IP valuation is volatile since it is based on the current value of future economic profit or loss projected to accrue to the owner. Furthermore, due to varying government rules, market conditions, company efficiency, and globalization, IP assets are difficult to locate and assess. However, if a valuation is performed with expertise and reviewed by professionals and experts, it may yield reliable results.

Due diligence procedures are a valuable source of information for both parties in an M&A transaction. The significant factors of the acquisition are IP rights and technological evaluation. Because of the difficulties in evaluating IP rights, IP due diligence is incredibly complicated. Poorly conceived or poorly executed business strategy is one of the main reasons for IP-driven M&A failure. As a result, thorough and well-structured due diligence is essential. It offers critical information about future advantages, economic life, ownership rights, and asset limits.

How IP Affects M&As

Adding value to the company’s portfolio: A merger or acquisition of a firm adds value to a company’s portfolio. Companies must examine their portfolios and determine if the current portfolio fits the requirements of the company’s objectives. It is often not feasible to develop something new in today’s dynamic and volatile market climate. Thus organizations must look for fresh chances and ways to acquire current technologies from other companies.

Technology Transfer: Transferring technology from one organization to another is a valuable benefit of obtaining intellectual property—this aids in properly exploiting and applying the intellectual property to the entire degree possible.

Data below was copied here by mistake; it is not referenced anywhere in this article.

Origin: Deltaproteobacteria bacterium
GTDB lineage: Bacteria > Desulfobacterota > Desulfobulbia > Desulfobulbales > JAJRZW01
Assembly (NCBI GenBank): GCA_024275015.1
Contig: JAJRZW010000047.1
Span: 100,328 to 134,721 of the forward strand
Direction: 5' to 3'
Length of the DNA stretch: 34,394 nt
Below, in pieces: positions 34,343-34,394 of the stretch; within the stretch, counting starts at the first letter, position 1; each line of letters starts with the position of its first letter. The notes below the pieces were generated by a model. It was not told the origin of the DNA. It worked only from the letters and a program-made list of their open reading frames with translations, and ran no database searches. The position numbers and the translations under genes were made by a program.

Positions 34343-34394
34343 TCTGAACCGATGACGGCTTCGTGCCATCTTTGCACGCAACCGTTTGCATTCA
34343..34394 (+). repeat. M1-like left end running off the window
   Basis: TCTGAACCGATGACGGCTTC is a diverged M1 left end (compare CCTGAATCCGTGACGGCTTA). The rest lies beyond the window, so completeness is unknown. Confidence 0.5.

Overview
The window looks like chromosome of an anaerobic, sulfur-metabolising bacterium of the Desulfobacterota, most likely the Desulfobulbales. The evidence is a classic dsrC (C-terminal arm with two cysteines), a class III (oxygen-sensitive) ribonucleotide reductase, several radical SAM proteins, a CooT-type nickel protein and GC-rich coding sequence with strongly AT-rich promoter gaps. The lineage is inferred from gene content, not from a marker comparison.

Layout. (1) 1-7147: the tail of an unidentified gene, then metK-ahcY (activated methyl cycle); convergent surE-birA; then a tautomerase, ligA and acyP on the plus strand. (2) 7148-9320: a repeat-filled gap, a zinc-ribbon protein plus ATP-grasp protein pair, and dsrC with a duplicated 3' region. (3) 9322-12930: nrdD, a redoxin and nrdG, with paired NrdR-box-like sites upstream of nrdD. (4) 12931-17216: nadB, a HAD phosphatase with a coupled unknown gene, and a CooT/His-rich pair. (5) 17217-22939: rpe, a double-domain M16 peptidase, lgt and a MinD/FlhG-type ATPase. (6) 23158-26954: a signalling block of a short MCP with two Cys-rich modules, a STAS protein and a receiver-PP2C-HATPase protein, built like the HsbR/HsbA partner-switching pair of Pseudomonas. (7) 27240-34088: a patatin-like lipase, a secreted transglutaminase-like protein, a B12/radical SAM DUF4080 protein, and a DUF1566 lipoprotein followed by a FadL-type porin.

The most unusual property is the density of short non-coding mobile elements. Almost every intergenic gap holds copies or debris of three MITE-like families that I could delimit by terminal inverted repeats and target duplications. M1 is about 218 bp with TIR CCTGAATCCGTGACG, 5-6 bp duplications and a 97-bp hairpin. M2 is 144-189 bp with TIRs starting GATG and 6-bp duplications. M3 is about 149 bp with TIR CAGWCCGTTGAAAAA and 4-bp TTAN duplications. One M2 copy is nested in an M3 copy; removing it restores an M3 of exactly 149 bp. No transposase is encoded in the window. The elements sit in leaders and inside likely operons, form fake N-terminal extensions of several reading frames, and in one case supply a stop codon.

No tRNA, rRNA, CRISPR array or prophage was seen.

Diversification: M&A explores and enhances many business areas. Mergers and acquisitions bring up new avenues for business and growth in the market. It is elementary to start a firm with pre-existing or pre-established resources, which minimizes operating costs and aids in creating a diverse asset portfolio for the company.

Innovation: The primary purpose of implementing the business strategy is to encourage growth and development while also maximizing profit, resulting in achieving the intended goals. The corporation must guarantee that its product portfolio is up to date and efficient to fulfill market demand.

Examples of M&As for IP

  • In 1988, Nestle acquired Rowntree business. It was the largest foreign takeover of a United Kingdom Company. In this deal, Nestle agreed to pay around US $ 4.5 Billion for Rowntree PLC. The main objective of this deal was to acquire famous brands i.e. Kit Kat, Yorkie, and Rolo.
  • Another Classic example is Acquisition of Luxury Italian fashion house Versace by Michael Kors. The main objective of this deal was to access new product lines and markets through an established brand and IP portfolio.
  • Motorola Mobility was acquired by Google Inc. which gave the acquirer complete control of Motorola’s patents. Later Google Inc. sold Motorola Mobility to Lenovo, but retained ownership of Motorola Mobility’s Patent Portfolio. The main objective of Google Inc. was to purchase the patents held by Motorola.

Author: Aranya Nath, Legal Intern at PA Legal.